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I want to tail -f a file, but its content is in sjis encoding, so I need to have it converted to the native (utf-8) encoding of my terminal.

When I do

tail -f x | iconv -fsjis

there will be no output. As

tail x | iconv -fsjis

does work, at first I thought it was a buffering issue, but trying unbuffer and stdbuf as described on Turn off buffering in pipe did not help.

In fact, even after more than 10k of data were added to x, there would be no output, so I guess it is not a buffering issue (buffer is 4k, if I'm not mistaken), but iconv will only start outputting when it receives an EOF.

So how can I tail-follow my sjis encoded file?

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2 Answers 2

up vote 9 down vote accepted

(take this with a pinch of salt) As far as I remember, the problem lies in the way libiconv works. Multi-byte encodings need a state machine to decode them, and libiconv prefers to receive entire characters, so you can't just give it half a character in one function call and the other half in the next.

I can think of another two solutions, one is a good out-of-band method, the other is an in-band hack.

Change Terminal Emulator encoding (out-of-band): one is to change the character encoding in your terminal emulator, so its native encoding is Shift JIS. I just checked konsole, and is supports this. From the menu, View→Character encoding→Japenese→sjis. You can then just tail -f the file, and konsole will take care of decoding the multibyte characters and matching them up to font glyphs.

Transcode terminal encoding on the fly (in-band; best): courtesy of Gilles, who reminded me of luit after a very long time. Use luit, which should have come with your XOrg distribution (on Debian, it's package x11-utils). Use it like this:

$ luit -encoding SJIS -- tail -f x

This will make the terminal transcode SJIS to/from your terminal encoding, and run tail -f x. The downside of luit is that it doesn't support the wealth of encodings supported by libiconv. The upside is it's available almost everywhere.

Transcode terminal encoding on the fly (in-band; hack): ttyconv is a hack I wrote many years ago (initially in C, later redone in Python) which uses libiconv to transcode terminal I/O. It spawns a new pseudoterminal and (a) transcodes the characters you type from your local encoding into the remote encoding, and (b) transcodes the characters you receive from the remote encoding to your local encoding. I used it to talk to servers that used encodings not supported by the standard Linux terminals. Please note that all of the remote encodings I tested it with were single-byte encodings, so I can't guarantee it'd work for Shift JIS. I don't often find call to use it these days, with most systems switching to Unicode.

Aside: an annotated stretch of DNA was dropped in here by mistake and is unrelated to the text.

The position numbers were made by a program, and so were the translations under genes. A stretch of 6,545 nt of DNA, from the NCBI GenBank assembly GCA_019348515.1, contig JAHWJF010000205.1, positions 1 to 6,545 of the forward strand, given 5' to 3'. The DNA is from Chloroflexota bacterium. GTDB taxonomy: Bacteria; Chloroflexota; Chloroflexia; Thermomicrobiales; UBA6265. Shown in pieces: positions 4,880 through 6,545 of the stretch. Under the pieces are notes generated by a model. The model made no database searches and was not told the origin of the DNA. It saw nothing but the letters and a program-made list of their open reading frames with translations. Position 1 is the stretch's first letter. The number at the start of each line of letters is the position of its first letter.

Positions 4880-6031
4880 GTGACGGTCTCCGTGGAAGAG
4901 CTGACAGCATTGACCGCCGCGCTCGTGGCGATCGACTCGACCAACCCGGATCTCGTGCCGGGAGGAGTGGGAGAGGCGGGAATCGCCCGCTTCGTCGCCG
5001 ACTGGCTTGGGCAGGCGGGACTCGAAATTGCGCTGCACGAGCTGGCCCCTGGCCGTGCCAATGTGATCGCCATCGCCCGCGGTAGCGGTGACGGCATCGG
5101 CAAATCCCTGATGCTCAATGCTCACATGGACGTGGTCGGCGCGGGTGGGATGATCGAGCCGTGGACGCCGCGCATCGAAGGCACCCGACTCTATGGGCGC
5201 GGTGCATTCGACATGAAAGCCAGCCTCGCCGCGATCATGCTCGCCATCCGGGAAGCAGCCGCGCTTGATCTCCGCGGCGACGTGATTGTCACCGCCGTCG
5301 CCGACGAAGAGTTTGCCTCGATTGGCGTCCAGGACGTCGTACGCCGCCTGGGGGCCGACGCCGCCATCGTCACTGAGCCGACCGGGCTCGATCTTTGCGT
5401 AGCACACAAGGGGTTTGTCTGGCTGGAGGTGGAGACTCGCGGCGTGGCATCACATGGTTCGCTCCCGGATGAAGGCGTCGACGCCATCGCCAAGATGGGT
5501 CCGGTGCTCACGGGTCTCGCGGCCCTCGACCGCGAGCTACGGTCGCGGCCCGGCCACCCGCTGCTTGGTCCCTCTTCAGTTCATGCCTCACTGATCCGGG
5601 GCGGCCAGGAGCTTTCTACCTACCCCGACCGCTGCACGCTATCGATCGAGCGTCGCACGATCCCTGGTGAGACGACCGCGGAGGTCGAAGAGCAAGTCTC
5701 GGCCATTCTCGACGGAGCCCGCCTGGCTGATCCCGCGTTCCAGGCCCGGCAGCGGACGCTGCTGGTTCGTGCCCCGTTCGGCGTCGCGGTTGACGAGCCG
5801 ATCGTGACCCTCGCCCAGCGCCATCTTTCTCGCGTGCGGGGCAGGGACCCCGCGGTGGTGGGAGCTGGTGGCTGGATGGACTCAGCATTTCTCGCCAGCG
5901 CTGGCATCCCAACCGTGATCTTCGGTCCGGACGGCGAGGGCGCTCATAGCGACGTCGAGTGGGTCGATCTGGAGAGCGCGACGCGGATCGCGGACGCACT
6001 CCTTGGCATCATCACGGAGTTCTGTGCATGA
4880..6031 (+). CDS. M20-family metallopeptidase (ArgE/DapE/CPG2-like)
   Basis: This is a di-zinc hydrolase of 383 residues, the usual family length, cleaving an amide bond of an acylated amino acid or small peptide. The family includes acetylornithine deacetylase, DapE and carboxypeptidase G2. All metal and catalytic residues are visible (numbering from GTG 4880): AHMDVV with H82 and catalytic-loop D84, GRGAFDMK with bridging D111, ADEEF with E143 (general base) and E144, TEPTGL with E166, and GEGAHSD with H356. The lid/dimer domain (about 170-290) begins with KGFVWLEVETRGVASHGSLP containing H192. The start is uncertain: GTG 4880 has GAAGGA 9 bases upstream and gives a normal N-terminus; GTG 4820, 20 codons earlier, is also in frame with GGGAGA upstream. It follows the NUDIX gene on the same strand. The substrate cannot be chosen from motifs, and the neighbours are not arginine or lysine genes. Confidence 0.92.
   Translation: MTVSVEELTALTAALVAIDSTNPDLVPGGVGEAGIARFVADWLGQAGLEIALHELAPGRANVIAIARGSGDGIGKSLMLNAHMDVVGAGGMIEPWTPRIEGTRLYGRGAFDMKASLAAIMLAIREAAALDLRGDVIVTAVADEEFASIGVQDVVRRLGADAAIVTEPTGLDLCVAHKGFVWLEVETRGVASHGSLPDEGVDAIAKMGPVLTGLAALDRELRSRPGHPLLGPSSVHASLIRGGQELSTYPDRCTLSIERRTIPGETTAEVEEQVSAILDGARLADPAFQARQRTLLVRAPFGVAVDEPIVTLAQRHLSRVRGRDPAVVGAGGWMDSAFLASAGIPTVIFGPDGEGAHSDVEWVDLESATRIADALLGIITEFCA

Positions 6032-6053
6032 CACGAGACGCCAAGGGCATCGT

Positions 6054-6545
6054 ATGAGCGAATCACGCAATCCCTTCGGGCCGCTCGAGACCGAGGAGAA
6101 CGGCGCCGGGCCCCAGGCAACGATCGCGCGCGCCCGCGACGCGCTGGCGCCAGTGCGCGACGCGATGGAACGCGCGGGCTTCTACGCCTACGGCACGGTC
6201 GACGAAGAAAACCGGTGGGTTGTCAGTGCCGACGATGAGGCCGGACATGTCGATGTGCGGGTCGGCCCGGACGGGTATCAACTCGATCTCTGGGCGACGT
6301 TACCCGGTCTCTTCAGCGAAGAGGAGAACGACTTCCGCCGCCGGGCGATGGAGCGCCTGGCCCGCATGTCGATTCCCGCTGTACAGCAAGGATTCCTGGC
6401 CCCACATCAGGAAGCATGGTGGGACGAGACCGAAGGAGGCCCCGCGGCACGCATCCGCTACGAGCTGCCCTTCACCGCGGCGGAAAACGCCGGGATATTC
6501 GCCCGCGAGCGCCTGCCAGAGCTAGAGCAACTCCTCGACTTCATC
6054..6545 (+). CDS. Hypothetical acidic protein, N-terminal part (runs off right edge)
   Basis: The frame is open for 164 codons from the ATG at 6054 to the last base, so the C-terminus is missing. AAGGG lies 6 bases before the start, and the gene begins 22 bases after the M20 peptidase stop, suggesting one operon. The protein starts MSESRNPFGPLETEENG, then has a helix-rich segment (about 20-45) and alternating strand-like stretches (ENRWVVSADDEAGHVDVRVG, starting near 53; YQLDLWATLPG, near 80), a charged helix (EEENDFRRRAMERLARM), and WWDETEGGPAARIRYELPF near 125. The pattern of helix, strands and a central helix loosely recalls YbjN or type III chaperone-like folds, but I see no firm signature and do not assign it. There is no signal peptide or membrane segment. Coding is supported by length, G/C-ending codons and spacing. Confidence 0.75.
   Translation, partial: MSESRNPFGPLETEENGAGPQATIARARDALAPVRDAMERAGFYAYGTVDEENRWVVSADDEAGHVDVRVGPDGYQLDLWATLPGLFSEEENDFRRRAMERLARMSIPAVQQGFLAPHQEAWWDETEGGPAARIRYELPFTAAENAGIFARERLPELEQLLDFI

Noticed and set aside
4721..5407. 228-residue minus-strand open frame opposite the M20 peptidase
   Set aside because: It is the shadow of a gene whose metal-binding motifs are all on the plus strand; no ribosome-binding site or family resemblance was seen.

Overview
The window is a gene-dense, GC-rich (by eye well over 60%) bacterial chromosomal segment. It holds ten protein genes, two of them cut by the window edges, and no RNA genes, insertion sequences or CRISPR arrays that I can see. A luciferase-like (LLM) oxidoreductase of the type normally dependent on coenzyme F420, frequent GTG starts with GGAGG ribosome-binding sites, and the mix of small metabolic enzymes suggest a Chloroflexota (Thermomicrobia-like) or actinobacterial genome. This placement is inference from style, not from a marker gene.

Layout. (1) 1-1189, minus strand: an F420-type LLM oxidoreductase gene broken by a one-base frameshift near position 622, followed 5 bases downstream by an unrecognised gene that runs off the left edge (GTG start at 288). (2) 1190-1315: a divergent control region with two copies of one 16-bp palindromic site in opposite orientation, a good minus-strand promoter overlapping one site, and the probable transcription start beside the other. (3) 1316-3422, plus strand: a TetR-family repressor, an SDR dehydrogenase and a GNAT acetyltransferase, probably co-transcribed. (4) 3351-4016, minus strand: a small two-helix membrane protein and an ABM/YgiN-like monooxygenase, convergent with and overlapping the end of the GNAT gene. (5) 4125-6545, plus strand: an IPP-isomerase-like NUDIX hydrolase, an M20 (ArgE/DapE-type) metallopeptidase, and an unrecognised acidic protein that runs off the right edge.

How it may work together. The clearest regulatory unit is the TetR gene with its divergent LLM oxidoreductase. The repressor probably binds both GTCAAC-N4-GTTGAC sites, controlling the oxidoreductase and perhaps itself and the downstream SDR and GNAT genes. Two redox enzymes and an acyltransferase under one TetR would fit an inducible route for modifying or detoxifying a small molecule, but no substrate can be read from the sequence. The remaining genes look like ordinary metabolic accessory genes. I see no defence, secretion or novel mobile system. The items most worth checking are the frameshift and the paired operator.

This is how you would use it:

$ ttyconv -rsjis -- tail -f x

The downside of ttyconv is that I wrote it, no-one uses it but me, it's probably full of bugs. I excel at this. The upside is that it uses libiconv, so if your encoding is unusual, it's your best bet. At last count, ttyconv --list supports 100 encodings.

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Awesome, thanks. out-of-band did not work for me (gnome-terminal, although it does allow you to change the encoding), but ttyconv works like a charm. –  Eugene Beresovksy Apr 5 '12 at 1:23
2  
These days, there's luit, part of the standard X11 utility suite, which is similar to your ttyconv. –  Gilles Apr 5 '12 at 1:31
    
@Gilles luit is similar, except that it works far better than mine. ;) Thanks! This is why I stopped using in the first place. In the 12 years since I managed to forget even the command name and I've been looking for it ever since. –  Alexios Apr 5 '12 at 9:09
    
@Gilles luit works for me too. Why don't you make it an 'official' answer? It was part of my installation (debian), and thus is the easiest to use for me. –  Eugene Beresovksy Apr 9 '12 at 1:12
1  
I updated the answer to include luit as the best choice for SJIS. Sadly, it seems it doesn't support every encoding libiconv does. Looks like I still have to use my own solution for my own surreal purposes. :) –  Alexios Apr 9 '12 at 9:01

Similar to ttyconv there's also tconv, written in C by Rich Felker.

See: Re: A call for fixing aterm/rxvt/etc...

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